It must be clear that if the Lord Chief Justice is right in holding that he was entitled to declare that a chain of acts-admittedly novel-constituted a public mischief, he has, in fact, created a new indictable offence. And this a great many people would regard as a grave political danger.
But,' said 3 the Lord Chief Justice in argument, 'what evidence of tendency could be given ?'—' it was not a matter on which any evidence was required or could be given.' 1 2 Hist. Cr. Law, P: 358.
Art. 178, C. xvi. Undefined Misdemeanours. Part IV. Acts Injurious to the Public in General, p. 123, 6th edition.
3 21 T. L. R. 729.
In the first place, there is no reason why evidence should not have been called to show that the Russian Government had complained to our Government—as no doubt it had-and had threatened or was likely to put a check upon the present circulation of British subjects in Russia, if the abuse of passports was allowed to go on.
Even then it is conceivable that a British jury might have thought that it was worth putting up with some public inconvenience if the cause of Russian liberty was thereby promoted. If the same thing had happened at Naples, tempore Bombae, they certainly would have thought that the exclusion of British tourists from those delightful realms would have been a cheap price to pay for not erecting obstacles to the overthrow of the tyrant. But, suppose no such evidence could be given; does it follow that the question must be withdrawn from the jury? Suppose a man were to preach immorality openly in this country; he would, as Jowett said, be pelted but he could be indicted, too. What proof could be offered that this tendency was immoral? Yet the jury must judge and must be invited to do so-even if his words were quite explicit. So Sir James Stephen says? of 'fair comment':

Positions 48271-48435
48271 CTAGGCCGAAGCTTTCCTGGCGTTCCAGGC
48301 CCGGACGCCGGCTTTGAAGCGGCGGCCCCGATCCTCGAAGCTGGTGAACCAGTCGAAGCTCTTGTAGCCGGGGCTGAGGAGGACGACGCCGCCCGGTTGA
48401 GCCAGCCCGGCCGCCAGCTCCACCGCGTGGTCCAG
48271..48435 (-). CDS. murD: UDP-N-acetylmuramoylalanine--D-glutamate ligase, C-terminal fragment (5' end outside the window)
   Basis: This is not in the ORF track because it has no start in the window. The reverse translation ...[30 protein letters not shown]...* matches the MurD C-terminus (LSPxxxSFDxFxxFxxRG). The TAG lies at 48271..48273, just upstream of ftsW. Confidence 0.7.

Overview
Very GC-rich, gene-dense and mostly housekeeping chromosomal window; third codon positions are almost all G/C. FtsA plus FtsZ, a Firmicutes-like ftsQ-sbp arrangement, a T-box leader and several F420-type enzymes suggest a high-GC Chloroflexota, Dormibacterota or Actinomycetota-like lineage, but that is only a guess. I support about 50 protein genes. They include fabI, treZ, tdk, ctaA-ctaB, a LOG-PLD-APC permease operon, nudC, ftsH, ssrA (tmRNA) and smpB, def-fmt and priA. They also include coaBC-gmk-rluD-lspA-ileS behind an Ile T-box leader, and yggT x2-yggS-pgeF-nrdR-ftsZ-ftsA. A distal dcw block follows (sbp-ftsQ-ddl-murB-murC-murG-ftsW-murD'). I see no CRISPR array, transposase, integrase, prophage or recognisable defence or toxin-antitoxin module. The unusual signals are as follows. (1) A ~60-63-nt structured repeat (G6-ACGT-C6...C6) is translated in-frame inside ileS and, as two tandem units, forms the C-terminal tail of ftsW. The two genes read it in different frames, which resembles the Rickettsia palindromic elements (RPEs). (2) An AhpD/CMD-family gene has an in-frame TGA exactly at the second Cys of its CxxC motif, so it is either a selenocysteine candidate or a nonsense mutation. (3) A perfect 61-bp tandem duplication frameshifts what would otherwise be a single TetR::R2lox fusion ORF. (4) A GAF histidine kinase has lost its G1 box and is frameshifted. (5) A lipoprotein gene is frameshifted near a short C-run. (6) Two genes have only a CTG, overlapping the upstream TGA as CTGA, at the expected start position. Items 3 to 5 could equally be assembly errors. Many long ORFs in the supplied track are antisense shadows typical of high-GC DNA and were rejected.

• If the words were This is a wicked book," it would be plain that the words were defamatory, and the question to the jury would be whether the comment contained in them was fair. It is, however, perfectly true that when the jury have to decide such questions as that of fair comment and the like, they are obliged to form their own opinions as to the whole subject, the character of the language used as well as the rest.'
In this connexion, and because it illustrates the already illustrated sympathy of this writer with juries, the following words 3 may be cited:
' A jury can hardly be expected to convict a man whose motives they approve and sympathize with, merely because they regard bis intention with disapproval. An intention to produce disaffection is illegal, but the motive for such an intention may be one with which the jury would strongly sympathize, and in such a case it would be hard even to make them understand that an acquittal would be against their oath'; and to avoid this danger he says, on the next page, that the logical thing is to take away froin them intention, and to leave them the tendency of the matter published.'
Is it impossible that they would have returned a verdict on the model of the following recorded by Sir James Stephen (since the Libel Act) ?- The jury are of opinion that the pamphlet which has been proved to have been written by J. Reeve, Esq., is a very improper publication, but being of opinion that his motives were not such as laid in the information, find him not guilty' (2 Hist. Cr. Law, c. 24, p. 368). 2 Hist. Cr. Law, C. 24, p. 357.
3 Ibid., p. 360.
It is not disputed for a moment that the judge has a right to express bis opinion of the tendency of acts or publications alleged. In the case of libel there is express authority for this. In 1820 Abbott C. J. and the K. B. held that a judge not only might but ought to tell the jury “if the case will so warrant, that in his opinion the publication before them is of the character and ten-, dency attributed to it by the indictment; and that if it be so in their opinion, the publication is an offence against the law'(Rex v. Burdett, 4 B. & Ald. at p. 183, 22 R. R. 593). Authority even
• The whole objection,' said Tindal C. J. in 1841,' amounts to this —that the opinion of the judge was delivered in favour of the defendant. I think it is no objection that a judge lets the jury know the impression which the evidence has made upon his own mind. At all events, the party objecting to such a course should show that the impression entertained by the judge was not justified by the evidence' (Davidson v. Stanley, 2 Man. & G., at p. 728, 58 R. R. 562).
In the same case, Bosanquet J. asked, “Is a judge merely to read over his notes without saying in what manner the case strikes him ?' But all these judgments state or imply that the judge must take the jury's opinion too.